Zelner's A Rabble in Arms: Massachusetts Towns and the Militiamen During King Philip's War should be indispensable reading to students of New England's 17th century conflict with the Native Americans. Readers already familiar with the organization of American Revolution and French and Indian War colonial militias would be very interested to see how different the practice was during the late 1600s.
The New England colonists did not maintain a standing professional army. Their defense relied on town militiamen. All able-bodied men were required to meet for regular training. Earlier writers on King Philip's War made the assumption that this also meant the troops sent to battle represented an equal cross section of the population. The author's research, however, shows that this was not the case. Those in charge of picking men to fight were actually very calculating in their decisions.
Zelner focused his study on Essex County. It held towns of varied size and economy, which make it a good representative for Massachusetts Bay Colony as a whole. The depth of research is staggering. He identified every soldier who served during the war and uncovered each man's age, residence, profession, marriage status, and personal history. Enlistment patterns show that militia committees made discriminating choices particular to their town.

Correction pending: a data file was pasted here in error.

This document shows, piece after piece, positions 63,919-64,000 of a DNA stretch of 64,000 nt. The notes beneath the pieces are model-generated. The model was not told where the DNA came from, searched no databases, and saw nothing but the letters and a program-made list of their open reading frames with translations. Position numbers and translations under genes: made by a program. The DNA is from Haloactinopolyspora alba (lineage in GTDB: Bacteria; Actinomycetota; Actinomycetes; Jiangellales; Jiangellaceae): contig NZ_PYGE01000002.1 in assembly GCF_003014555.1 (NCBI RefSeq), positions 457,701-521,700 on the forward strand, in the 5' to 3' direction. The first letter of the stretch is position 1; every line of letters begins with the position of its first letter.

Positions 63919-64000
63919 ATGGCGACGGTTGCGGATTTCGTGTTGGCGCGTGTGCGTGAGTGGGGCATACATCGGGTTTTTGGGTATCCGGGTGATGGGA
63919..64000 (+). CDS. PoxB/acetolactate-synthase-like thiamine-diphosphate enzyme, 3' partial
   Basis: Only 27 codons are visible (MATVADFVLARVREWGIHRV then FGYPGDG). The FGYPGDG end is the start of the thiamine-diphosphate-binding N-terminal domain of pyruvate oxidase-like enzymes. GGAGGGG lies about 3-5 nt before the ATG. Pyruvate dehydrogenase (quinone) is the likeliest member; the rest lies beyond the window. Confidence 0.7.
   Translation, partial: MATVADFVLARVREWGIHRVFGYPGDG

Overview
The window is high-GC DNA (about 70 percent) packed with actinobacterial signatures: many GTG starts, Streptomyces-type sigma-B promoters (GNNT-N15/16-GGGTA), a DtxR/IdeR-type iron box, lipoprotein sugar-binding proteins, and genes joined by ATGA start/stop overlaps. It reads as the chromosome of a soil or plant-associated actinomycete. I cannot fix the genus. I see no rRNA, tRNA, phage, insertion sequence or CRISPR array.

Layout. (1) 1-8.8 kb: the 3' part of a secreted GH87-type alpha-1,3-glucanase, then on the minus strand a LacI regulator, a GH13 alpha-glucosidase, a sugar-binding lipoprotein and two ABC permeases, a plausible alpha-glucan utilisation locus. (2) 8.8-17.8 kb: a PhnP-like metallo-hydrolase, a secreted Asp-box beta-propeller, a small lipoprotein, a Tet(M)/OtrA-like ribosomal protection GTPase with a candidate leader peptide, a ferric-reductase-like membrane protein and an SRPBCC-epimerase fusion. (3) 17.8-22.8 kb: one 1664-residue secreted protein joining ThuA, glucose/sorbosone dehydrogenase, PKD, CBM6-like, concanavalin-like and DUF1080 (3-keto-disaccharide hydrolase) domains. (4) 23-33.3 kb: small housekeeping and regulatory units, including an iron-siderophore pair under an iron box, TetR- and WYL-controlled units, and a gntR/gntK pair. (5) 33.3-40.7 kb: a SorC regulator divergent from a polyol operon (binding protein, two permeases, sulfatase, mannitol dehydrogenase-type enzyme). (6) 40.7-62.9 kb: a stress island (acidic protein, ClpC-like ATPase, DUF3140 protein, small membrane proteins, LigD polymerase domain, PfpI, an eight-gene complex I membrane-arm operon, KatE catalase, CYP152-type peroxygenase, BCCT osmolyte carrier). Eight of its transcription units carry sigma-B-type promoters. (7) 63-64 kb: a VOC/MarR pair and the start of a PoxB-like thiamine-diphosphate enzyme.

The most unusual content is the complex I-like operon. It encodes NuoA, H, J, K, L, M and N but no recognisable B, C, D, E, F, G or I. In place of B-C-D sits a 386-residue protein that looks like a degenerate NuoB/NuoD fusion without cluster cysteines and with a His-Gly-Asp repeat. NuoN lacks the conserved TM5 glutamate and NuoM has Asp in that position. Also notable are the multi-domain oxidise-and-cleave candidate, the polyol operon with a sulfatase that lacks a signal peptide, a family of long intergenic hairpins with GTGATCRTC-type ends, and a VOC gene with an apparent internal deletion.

In general, unmarried second (or younger) sons were favored for battle. If they died there would be no dependents or family estate left in trouble. In a larger settlements vagrants or town trouble-makers were the preferred draftees. It was very amusing to read what the town leaders of Ipswich considered to be criminal. For instance a Mr. John Chubb had run-ins with the law for "excess in apparel, beyond that of a man of his degree." In 1675 a John Brown was fined for drinking, idleness, and stealing cider. A Richard Passmore was guilty of "carrying himself irreverently and Unchristianly on the Sabbath day..." When the colony notified Ipswich's militia committee to call-up men, these sinners were among the first impressed. The author's descriptions of other towns offers a variety of intriguing local factors influencing conscription.
Captains Benjamin Church and Samuel Mosley both commanded all-volunteer companies. Yet, volunteers were exceedingly rare among the militia men. Zelner theorizes why volunteerism was so low during King Philip's War and discusses why it became the standard method of enlistment in future conflicts. A Rabble in Arms covers the organization, training, and equipment of the Massachusetts militias and cavalry troopers. The author also provides a history of King Philip's War with a focus on the involvement of Essex County men.
I found this book to be a very engaging read. Zelner's descriptions of the various towns and people really brought the colony to life. His research dispels old assumptions and presents the 17th century Massachusetts militiaman within the context of his society. The reader comes away with a better understanding of the military force that fought in King Philip's War and the Puritan ways of life.